Thursday, December 22, 2011

Actions Speak Louder Than Words

We made direct amends to such people wherever possible, except when to do so would injure them or others.

This is how I want you to conduct yourself in these matters. If you enter your place of worship and, about to make an offering, you suddenly remember a grudge a friend has against you, abandon your offering, leave immediately, go to this friend and make things right. Then and only then, come back and work things out with God. - Matthew 5:24, The Message

“If you want to lift yourself up, lift someone else up.”
 - Booker T. Washington

Actions Speak Louder than Words

As we start to make our amends, we should make every attempt to offer ourselves to others in a sensitive and thoughtful way. We need to deeply consider the thoughts and feelings of others. Let us make the commitment to speak wholehearted words of grace and compassion. Where in the past we have shown disregard and selfishness, today let us reflect the image of God’s love. In recovery and making amends, it is our job to honor others and to give back to them what we have taken away. We should acknowledge to others that they never deserved to be treated the way we treated them. They deserved better. It is vitally important that we come right out and tell them that we want to make things right and that our restitution begins with a change in our attitude toward them, reflected by the way we interact with them in the future. Our message is simple: Today we see things differently. We are less important; God and other people are more important.

There may be times when we feel like people are out to get us. Maybe they are and maybe they aren’t. (We are, after all, not the only ones who are susceptible to resentment and who sometimes want revenge.) When we are willing to be open-minded about the attacks we perceive from others, it’s likely that we will see that these attacks were aimed at our addictive thinking, our selfish actions and our sin, not really at us. So, when we feel attacked, let’s do our best not to defend ourselves. If we have done something to warrant an attack from another person, we can apologize and ask what we can do to make things right. Then, above all else, let us change our actions. Actions really do speak louder than words.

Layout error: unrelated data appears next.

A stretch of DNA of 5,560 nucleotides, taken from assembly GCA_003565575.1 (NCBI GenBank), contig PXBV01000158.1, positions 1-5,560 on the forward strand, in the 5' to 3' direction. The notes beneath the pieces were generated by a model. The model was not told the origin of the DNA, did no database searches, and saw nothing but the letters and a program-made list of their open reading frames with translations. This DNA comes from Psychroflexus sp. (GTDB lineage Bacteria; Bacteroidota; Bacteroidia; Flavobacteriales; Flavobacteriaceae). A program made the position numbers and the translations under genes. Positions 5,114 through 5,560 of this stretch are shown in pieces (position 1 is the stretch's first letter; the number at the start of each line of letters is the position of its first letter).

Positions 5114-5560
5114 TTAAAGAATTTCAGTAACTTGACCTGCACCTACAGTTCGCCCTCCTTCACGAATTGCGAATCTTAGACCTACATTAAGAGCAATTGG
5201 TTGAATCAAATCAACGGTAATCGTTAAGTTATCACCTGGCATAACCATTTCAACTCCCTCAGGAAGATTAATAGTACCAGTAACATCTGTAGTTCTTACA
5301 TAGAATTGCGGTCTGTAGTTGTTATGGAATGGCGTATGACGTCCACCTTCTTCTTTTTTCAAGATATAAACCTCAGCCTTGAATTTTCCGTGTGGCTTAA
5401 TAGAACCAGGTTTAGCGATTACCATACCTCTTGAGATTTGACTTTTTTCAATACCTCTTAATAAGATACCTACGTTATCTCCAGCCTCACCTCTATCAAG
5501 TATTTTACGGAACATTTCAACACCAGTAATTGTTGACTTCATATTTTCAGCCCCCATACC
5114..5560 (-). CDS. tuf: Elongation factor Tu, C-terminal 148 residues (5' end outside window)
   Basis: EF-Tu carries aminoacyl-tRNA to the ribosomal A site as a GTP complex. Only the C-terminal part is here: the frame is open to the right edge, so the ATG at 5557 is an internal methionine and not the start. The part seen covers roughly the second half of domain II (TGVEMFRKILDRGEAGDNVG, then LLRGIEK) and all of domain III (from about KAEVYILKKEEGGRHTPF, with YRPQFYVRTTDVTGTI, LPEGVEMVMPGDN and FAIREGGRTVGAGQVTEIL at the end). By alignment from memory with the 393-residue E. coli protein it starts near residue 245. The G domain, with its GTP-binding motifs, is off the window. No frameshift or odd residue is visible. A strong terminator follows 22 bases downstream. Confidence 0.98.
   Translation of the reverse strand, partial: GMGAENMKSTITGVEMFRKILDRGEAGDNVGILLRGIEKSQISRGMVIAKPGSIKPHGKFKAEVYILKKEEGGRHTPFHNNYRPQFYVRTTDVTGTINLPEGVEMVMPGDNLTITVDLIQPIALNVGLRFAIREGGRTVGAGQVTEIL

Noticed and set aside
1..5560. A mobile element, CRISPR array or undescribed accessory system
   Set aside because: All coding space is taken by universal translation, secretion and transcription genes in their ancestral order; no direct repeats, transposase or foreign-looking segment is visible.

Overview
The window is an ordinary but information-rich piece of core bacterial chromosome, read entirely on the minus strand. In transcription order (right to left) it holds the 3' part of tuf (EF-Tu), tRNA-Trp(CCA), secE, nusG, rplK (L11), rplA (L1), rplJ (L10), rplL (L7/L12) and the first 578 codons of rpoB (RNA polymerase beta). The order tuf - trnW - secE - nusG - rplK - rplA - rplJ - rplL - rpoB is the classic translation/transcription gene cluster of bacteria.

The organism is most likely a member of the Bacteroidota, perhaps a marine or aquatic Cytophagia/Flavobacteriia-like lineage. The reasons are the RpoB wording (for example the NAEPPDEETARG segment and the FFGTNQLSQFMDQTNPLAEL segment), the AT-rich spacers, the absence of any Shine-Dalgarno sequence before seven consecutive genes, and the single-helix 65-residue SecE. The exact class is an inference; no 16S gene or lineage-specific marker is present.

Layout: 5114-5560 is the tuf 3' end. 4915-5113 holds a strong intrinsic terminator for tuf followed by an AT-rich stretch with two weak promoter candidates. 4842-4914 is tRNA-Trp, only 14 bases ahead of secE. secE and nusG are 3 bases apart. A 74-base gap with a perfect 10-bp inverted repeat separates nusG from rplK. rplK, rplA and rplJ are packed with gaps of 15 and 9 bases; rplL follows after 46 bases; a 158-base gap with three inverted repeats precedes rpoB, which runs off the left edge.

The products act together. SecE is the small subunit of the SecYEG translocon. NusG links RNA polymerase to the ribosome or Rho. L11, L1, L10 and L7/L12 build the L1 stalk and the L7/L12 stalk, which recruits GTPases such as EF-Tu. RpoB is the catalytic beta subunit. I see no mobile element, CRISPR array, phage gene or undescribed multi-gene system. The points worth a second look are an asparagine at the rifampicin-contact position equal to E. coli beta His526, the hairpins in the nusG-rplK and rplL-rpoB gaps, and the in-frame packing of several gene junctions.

Building healthier relationships with others requires that we address the ways that we have harmed ourselves, and as we begin to make amends to ourselves we will begin to create the necessary spiritual momentum that helps to move us forward in making amends to others. Many of us needed to make changes in our eating and exercise habits (or lack thereof). When we had hurt ourselves financially, we faced it and with the help of our sponsors and counselors, we made the changes that were necessary for us to begin developing financial integrity. When we had hurt ourselves emotionally, we talked it over with others. Sometimes we even wrote ourselves letters, addressing them to ourselves at specific ages from our childhood. Sometimes, sitting in front of a mirror, we privately read these letters to ourselves. We always read these letters to our sponsors, to our counselors and even to some of the people in our recovering fellowship. Following the example of others, we learned to give ourselves grace and understanding because we realize now that no one has it all together except for Jesus.

Recovery is not a straight line from Point A to Point Z. No matter how good or how bad things get, one thing is for sure: things are going to change.
http://www.amazon.com/s/ref=nb_sb_noss?url=search-alias%3Daps&field-keywords=Our+Journey+home%2C+David+Zailer&x=20&y=28
Our Journey home - Insights and Inspirations for Christian Twelve Step Recovery
By David Zailer
Copyright 2011, Homecoming Books

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